By Kathryn Kavanagh
Many state legislatures are seriously considering human embryos at the earliest stages of development for legal personhood. Total abortion bans that consider humans to have full rights from the moment of conception have created a confusing legal domain that affects a wide range of areas, including assisted reproductive technologies, contraception, essential medical care and parental rights, among others.
However, an important biological feature of human embryos has been left out of a lot of ethical and even scientific discussion informing reproductive policy – most human embryos die before anyone, including doctors, even know they exist. This embryo loss typically occurs in the first two months after fertilization, before the clump of cells has developed into a fetus with immature forms of the body’s major organs. Total abortion bans that define personhood at conception mean that full legal rights exist for a 5-day-old blastocyst, a hollow ball of cells roughly 0.008 inches (0.2 millimeters) across with a high likelihood of disintegrating within a few days.
As an evolutionary biologist whose career has focused on how embryos develop in a wide variety of species over the course of evolution, I was struck by the extraordinarily high likelihood that most human embryos die due to random genetic errors. Around 60% of embryos disintegrate before people may even be aware that they are pregnant. Another 10% of pregnancies end in miscarriage, after the person knows they’re pregnant. These losses make clear that the vast majority of human embryos don’t survive to birth.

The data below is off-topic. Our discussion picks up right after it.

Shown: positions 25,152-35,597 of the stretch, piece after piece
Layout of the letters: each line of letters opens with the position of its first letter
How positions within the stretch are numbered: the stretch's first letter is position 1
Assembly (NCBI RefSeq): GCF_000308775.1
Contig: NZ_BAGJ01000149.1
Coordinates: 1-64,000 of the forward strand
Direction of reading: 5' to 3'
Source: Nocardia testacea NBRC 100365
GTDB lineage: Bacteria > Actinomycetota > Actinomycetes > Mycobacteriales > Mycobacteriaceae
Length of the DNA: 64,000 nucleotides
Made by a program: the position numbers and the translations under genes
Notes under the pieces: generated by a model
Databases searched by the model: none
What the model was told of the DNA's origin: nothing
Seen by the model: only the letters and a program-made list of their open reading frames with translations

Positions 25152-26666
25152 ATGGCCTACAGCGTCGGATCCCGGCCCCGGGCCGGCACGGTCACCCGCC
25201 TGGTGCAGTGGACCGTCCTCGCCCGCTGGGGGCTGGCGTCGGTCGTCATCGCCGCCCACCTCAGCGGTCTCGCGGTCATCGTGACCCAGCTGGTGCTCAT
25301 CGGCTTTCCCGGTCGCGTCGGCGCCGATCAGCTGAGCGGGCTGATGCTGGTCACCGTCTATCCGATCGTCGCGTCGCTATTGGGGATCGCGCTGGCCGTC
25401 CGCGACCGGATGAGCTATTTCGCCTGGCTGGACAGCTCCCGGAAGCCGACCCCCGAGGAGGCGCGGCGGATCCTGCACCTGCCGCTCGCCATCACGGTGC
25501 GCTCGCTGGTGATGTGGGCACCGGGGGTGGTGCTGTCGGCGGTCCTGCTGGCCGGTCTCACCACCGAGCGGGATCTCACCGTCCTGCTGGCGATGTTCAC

The emerging scientific consensus is that high rate of early embryo loss is a common and normal occurrence in people. Research on the causes and evolutionary reasons for early embryo loss provides insight into this fundamental feature of human biology and its implications for reproductive health decisions.
Intrinsic embryo loss is common in mammals
Intrinsic embryo loss, or embryo death due to internal factors like genetics, is common in many mammals, such as cows and sheep. This persistent “reproductive wastage” has frustrated breeders attempting to increase livestock production but who are unable to eliminate high embryonic mortality.
In contrast, most embryo loss in animals that lay eggs like fish and frogs is due to external factors, such as predators, disease or other environmental threats. These lost embryos are effectively “recycled” in the ecosystem as food. These egg-laying animals have little to no intrinsic embryo loss.
In people, the most common outcome of reproduction by far is embryo loss due to random genetic errors. An estimated 70% to 75% of human conceptions fail to survive to birth. That number includes both embryos that are reabsorbed into the parent’s body before anyone knows an egg has been fertilized and miscarriages that happen later in the pregnancy.
An evolutionary drive for embryo loss
In humans, an evolutionary force called meiotic drive plays a role in early embryo loss. Meiotic drive is a type of competition within the genome of unfertilized eggs, where variations of different genes can manipulate the cell division process to favor their own transmission to the offspring over other variations.
Statistical models attempting to explain why most human embryos fail to develop usually start by observing that a massive number of random genetic errors occur in the mother’s eggs even before fertilization.